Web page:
Ann Taylor parent company Ascena will reportedly close 1,200 stores across its brands as it prepares for bankruptcy

Ascena, owner of Ann Taylor and Lane Bryant, plans to close nearly 1,200 stores as it readies for bankruptcy.Andrew Burton/Getty
  • Ascena, which owns specialty retail brands Ann Taylor and Lane Bryant, plans to shut at least 1,200 stores as part of bankruptcy proceedings this week, according to a Bloomberg report.
  • Under its Chapter 11 arrangement, Ascena would do away with around $700 million from its $1.1 billon debt load, and its lenders will assume ownership.
  • The New Jersey-based company has been battling the consumer shift to online shopping for years. The coronavirus pandemic accelerated its troubles.

Ascena Retail, owner of clothing brands such as Ann Taylor and Lane Bryant, plans to shut at least 1,200 stores as it prepares to file for bankruptcy, Bloomberg reported.

Ascena may enter bankruptcy proceedings within the week, with a credit arrangement allowing it to shed $700 million from its $1.1 billion debt load, the report said.

Once the process is finalized, proceeds will go to lenders including Eaton Vance Corp, who will then assume ownership of the company, Bloomberg said, citing sources with knowledge of the plan.Advertisement

Ascena owns around 3,000 stores in the US. Filing for bankruptcy would allow some of its stores to continue operating under new ownership.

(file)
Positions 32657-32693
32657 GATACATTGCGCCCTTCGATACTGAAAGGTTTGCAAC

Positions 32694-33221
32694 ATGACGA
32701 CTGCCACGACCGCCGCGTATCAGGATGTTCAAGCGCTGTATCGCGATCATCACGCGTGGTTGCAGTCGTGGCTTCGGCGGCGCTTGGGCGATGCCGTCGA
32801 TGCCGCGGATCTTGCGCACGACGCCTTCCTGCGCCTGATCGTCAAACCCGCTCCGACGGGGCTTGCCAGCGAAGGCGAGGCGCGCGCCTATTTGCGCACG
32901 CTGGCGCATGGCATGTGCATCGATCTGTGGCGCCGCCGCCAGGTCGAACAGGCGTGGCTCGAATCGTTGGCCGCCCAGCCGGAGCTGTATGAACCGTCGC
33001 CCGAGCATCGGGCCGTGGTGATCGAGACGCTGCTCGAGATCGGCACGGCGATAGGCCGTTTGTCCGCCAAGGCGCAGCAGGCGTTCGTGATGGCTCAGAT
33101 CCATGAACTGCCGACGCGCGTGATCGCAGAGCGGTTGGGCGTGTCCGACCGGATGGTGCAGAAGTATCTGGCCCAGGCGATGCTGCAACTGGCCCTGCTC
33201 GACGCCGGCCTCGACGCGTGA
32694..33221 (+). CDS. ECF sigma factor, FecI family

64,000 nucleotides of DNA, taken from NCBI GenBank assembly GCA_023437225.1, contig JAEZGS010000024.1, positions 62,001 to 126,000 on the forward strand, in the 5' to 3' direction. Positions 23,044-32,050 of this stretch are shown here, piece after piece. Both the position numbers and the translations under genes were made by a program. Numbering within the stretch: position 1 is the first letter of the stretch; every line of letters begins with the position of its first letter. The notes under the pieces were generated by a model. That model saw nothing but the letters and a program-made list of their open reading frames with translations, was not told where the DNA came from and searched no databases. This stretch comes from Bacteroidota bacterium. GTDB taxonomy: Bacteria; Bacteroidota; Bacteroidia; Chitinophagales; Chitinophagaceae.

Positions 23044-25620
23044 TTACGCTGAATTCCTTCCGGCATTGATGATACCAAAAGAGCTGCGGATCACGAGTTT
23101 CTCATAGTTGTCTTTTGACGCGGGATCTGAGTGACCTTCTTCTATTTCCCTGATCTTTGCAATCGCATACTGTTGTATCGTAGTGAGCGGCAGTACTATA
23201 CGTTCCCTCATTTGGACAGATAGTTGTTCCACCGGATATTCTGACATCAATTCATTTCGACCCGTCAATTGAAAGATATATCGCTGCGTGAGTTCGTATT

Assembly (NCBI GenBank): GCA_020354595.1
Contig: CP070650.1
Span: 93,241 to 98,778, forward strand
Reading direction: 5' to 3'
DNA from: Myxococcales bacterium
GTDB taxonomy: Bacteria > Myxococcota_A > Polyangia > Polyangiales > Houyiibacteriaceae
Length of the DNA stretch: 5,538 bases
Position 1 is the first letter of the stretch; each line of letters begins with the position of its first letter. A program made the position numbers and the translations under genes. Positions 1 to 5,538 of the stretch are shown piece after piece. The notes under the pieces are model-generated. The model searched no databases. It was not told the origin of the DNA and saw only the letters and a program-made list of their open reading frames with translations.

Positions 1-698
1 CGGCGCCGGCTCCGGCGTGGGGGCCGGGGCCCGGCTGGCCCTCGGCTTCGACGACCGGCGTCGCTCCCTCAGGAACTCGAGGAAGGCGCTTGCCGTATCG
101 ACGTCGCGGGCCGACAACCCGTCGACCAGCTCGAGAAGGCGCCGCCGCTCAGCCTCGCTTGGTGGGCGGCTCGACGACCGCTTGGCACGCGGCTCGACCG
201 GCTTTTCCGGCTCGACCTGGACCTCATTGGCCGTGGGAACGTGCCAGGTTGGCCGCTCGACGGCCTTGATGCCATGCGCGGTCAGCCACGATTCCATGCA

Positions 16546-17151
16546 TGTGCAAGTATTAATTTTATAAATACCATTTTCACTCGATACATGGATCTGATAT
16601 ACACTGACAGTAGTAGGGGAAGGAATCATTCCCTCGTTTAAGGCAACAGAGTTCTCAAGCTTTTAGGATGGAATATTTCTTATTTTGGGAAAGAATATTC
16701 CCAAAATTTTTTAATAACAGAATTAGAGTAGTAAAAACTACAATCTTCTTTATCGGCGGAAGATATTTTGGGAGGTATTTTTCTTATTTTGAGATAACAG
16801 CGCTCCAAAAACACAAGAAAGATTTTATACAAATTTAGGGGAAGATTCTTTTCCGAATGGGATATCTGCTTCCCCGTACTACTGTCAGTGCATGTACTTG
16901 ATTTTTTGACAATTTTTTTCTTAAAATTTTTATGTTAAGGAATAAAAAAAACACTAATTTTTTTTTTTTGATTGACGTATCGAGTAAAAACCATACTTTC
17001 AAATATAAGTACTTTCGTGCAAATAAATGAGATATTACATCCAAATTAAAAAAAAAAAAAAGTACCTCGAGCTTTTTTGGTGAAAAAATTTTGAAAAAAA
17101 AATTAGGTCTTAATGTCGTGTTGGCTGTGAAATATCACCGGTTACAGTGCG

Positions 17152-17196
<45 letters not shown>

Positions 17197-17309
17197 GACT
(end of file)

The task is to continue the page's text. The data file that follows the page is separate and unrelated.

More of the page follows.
The company's growing debt arises from the consumer shift to e-commerce platforms, which has reduced footfall in malls and retail stores.

The New-Jersey based group shut its brick-and-mortar stores in March after the government imposed national lockdown. Although some of its stores reopened in May, the company said its consumer traffic had "significantly reduced" compared to the same period last year.
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To preserve some capital, Ascena furloughed employees, cut back on advertising, reduced base salaries, stopped rent payments, and trimmed senior staff pay by as much as 50%, according to multiple reports.

"Despite aggressive actions to preserve liquidity, the pandemic has significantly reduced our earnings and cash flow, resulting in increased levels of debt and deferred liabilities," Carrie Teffner, interim executive chair of Ascena, said in a statement. "With retail stores making up the majority of our revenue and cash flow, the uncertainty created by COVID-19 requires us to evaluate all options available to protect the business and its stakeholders."Advertisement

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